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Impact of Religiosity on Prosocial Behavior

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Many religious traditions are grounded partly in an ethic of care, promoting prosocial behavior and leading to the creation of many hospitals, homeless shelters, and charities (Hardy, 2013). Not surprisingly then, prior research has attempted to explore the connection between religion and prosocial behavior among individuals, often using measures of religiosity as an assessment of the centrality or salience of religion in an individual?s life (Huber and Huber, 2012). Findings on the connection between the two variables have been mixed and prior research is plagued by two main issues: vague measures of religiosity and a lack of ecological validity. The current set of studies seeks to address these shortcomings. Specifically, Study 1 utilizes a more comprehensive measure of religiosity, the Centrality of Religiosity Scale (CRS; Huber and Huber, 2012) and evaluates the relationship between CRS scores, donation likelihood, and framing effects. Participants were asked to donate to either a religious or non-religious organization, with the question framed to emphasize either gain or loss. In Study 2, the CRS is integrated with a replication of Grossman and Parrett?s (2011) field experiment assessing the impact of religiosity on restaurant tipping. A positive correlation between CRS scores and donations (Study 1) or tipping (Study 2) was expected (Galen, 2012; Regnerus, Smith, & Sikkink, 1998) along with increased donations for the religious and loss-framed scenarios (Study 1). Contrary to expectations, religiosity was unrelated to prosocial behavior across both studies, however, a loss-framed message led to increased willingness to donate.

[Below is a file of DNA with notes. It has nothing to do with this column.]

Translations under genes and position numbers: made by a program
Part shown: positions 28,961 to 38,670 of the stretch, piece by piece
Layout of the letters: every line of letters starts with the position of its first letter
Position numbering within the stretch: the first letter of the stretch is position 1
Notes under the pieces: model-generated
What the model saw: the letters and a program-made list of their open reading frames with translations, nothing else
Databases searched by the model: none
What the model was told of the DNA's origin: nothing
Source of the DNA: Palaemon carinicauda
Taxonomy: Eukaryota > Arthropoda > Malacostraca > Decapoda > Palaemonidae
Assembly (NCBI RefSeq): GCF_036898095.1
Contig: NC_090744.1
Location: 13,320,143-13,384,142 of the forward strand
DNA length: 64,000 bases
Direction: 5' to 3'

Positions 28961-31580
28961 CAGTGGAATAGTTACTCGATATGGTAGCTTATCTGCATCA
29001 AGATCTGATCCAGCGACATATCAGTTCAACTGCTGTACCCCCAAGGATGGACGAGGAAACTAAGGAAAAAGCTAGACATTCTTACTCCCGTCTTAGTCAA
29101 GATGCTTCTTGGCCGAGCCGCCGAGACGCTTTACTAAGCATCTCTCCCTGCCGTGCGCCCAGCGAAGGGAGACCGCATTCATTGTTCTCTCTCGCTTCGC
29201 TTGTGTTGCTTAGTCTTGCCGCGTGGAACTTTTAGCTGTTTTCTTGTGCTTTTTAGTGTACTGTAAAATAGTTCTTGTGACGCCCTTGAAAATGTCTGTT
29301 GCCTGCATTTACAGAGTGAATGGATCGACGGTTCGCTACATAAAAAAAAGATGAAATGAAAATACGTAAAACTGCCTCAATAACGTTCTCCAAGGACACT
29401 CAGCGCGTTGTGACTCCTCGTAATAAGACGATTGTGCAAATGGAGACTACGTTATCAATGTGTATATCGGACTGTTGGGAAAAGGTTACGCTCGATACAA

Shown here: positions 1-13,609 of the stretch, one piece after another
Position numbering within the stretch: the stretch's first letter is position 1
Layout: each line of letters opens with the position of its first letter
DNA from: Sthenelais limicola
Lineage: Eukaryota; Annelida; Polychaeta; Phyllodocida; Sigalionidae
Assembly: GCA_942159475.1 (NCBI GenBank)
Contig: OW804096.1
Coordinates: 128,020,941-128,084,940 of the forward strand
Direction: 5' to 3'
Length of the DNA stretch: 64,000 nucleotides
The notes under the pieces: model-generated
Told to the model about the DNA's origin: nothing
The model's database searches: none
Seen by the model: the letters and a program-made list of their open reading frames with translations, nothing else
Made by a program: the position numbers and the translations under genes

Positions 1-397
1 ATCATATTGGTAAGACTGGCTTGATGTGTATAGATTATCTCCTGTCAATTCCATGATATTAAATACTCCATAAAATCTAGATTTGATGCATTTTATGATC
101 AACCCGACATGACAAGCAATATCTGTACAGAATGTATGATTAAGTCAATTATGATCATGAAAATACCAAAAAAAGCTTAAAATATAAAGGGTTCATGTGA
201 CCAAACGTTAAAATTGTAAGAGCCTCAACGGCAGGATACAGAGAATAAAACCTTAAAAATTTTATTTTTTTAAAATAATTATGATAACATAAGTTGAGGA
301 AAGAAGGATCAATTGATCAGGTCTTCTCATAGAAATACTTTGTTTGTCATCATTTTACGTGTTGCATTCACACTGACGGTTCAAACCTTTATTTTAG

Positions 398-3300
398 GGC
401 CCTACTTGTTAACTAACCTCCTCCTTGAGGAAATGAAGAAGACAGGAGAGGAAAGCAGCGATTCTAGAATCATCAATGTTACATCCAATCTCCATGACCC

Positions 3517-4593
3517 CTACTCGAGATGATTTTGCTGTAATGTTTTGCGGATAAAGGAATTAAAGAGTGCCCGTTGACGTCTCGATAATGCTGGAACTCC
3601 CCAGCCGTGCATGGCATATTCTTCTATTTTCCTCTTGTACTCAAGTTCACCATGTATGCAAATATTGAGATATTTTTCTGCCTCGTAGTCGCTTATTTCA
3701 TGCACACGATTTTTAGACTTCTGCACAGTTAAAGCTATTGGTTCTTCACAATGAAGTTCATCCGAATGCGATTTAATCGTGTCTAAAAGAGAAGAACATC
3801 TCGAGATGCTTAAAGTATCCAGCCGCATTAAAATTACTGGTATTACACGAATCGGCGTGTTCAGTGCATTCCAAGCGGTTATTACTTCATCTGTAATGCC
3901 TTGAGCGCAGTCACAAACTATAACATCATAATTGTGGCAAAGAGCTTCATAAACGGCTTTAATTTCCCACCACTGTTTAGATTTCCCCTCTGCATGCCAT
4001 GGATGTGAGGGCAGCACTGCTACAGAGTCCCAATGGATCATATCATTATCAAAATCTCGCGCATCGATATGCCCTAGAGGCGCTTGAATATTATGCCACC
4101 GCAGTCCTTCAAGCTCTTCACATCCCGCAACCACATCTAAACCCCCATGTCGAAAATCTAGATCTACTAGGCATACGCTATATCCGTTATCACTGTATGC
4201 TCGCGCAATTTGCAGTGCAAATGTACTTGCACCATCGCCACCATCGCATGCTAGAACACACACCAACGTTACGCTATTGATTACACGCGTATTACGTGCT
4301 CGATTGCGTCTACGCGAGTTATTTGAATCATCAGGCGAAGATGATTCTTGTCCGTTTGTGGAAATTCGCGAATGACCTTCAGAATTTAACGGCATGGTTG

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Impact of Religiosity on Prosocial Behavior

Many religious traditions are grounded partly in an ethic of care, promoting prosocial behavior and leading to the creation of many hospitals, homeless shelters, and charities (Hardy, 2013). Not surprisingly then, prior research has attempted to explore the connection between religion and prosocial behavior among individuals, often using measures of religiosity as an assessment of the centrality or salience of religion in an individual?s life (Huber and Huber, 2012). Findings on the connection between the two variables have been mixed and prior research is plagued by two main issues: vague measures of religiosity and a lack of ecological validity. The current set of studies seeks to address these shortcomings. Specifically, Study 1 utilizes a more comprehensive measure of religiosity, the Centrality of Religiosity Scale (CRS; Huber and Huber, 2012) and evaluates the relationship between CRS scores, donation likelihood, and framing effects. Participants were asked to donate to either a religious or non-religious organization, with the question framed to emphasize either gain or loss. In Study 2, the CRS is integrated with a replication of Grossman and Parrett?s (2011) field experiment assessing the impact of religiosity on restaurant tipping. A positive correlation between CRS scores and donations (Study 1) or tipping (Study 2) was expected (Galen, 2012; Regnerus, Smith, & Sikkink, 1998) along with increased donations for the religious and loss-framed scenarios (Study 1). Contrary to expectations, religiosity was unrelated to prosocial behavior across both studies, however, a loss-framed message led to increased willingness to donate.